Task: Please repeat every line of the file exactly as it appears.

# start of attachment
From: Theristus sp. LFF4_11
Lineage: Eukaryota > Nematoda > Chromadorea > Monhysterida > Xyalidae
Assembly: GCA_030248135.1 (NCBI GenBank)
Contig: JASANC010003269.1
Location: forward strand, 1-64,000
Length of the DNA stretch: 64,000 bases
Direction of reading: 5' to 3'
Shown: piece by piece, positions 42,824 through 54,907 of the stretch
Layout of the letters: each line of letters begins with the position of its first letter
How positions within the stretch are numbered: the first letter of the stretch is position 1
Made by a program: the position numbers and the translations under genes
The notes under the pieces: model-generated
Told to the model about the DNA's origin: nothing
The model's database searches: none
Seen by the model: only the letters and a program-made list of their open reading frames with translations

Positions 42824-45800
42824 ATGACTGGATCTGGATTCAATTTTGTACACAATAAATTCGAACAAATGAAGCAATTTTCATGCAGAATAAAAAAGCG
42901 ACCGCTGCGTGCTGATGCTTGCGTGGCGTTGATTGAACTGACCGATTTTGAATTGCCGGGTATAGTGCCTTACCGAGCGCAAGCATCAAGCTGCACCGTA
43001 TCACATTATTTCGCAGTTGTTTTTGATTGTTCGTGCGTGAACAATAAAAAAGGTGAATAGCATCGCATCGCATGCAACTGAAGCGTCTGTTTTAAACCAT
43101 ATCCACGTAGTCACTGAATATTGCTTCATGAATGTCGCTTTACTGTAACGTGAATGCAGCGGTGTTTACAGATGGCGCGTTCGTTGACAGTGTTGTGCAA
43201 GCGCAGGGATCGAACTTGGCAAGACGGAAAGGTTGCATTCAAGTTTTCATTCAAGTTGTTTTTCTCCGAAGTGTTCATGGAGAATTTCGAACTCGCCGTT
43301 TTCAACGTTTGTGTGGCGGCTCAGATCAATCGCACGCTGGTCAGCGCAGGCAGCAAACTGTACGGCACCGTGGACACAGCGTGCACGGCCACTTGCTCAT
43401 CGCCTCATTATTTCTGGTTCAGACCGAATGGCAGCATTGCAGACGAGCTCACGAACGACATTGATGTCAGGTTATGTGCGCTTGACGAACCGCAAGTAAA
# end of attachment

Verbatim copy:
From: Theristus sp. LFF4_11
Lineage: Eukaryota > Nematoda > Chromadorea > Monhysterida > Xyalidae
Assembly: GCA_030248135.1 (NCBI GenBank)
Contig: JASANC010003269.1
Location: forward strand, 1-64,000
Length of the DNA stretch: 64,000 bases
Direction of reading: 5' to 3'
Shown: piece by piece, positions 42,824 through 54,907 of the stretch
Layout of the letters: each line of letters begins with the position of its first letter
How positions within the stretch are numbered: the first letter of the stretch is position 1
Made by a program: the position numbers and the translations under genes
The notes under the pieces: model-generated
Told to the model about the DNA's origin: nothing
The model's database searches: none
Seen by the model: only the letters and a program-made list of their open reading frames with translations

Positions 42824-45800
42824 ATGACTGGATCTGGATTCAATTTTGTACACAATAAATTCGAACAAATGAAGCAATTTTCATGCAGAATAAAAAAGCG
42901 ACCGCTGCGTGCTGATGCTTGCGTGGCGTTGATTGAACTGACCGATTTTGAATTGCCGGGTATAGTGCCTTACCGAGCGCAAGCATCAAGCTGCACCGTA
43001 TCACATTATTTCGCAGTTGTTTTTGATTGTTCGTGCGTGAACAATAAAAAAGGTGAATAGCATCGCATCGCATGCAACTGAAGCGTCTGTTTTAAACCAT
43101 ATCCACGTAGTCACTGAATATTGCTTCATGAATGTCGCTTTACTGTAACGTGAATGCAGCGGTGTTTACAGATGGCGCGTTCGTTGACAGTGTTGTGCAA
43201 GCGCAGGGATCGAACTTGGCAAGACGGAAAGGTTGCATTCAAGTTTTCATTCAAGTTGTTTTTCTCCGAAGTGTTCATGGAGAATTTCGAACTCGCCGTT
43301 TTCAACGTTTGTGTGGCGGCTCAGATCAATCGCACGCTGGTCAGCGCAGGCAGCAAACTGTACGGCACCGTGGACACAGCGTGCACGGCCACTTGCTCAT
43401 CGCCTCATTATTTCTGGTTCAGACCGAATGGCAGCATTGCAGACGAGCTCACGAACGACATTGATGTCAGGTTATGTGCGCTTGACGAACCGCAAGTAAA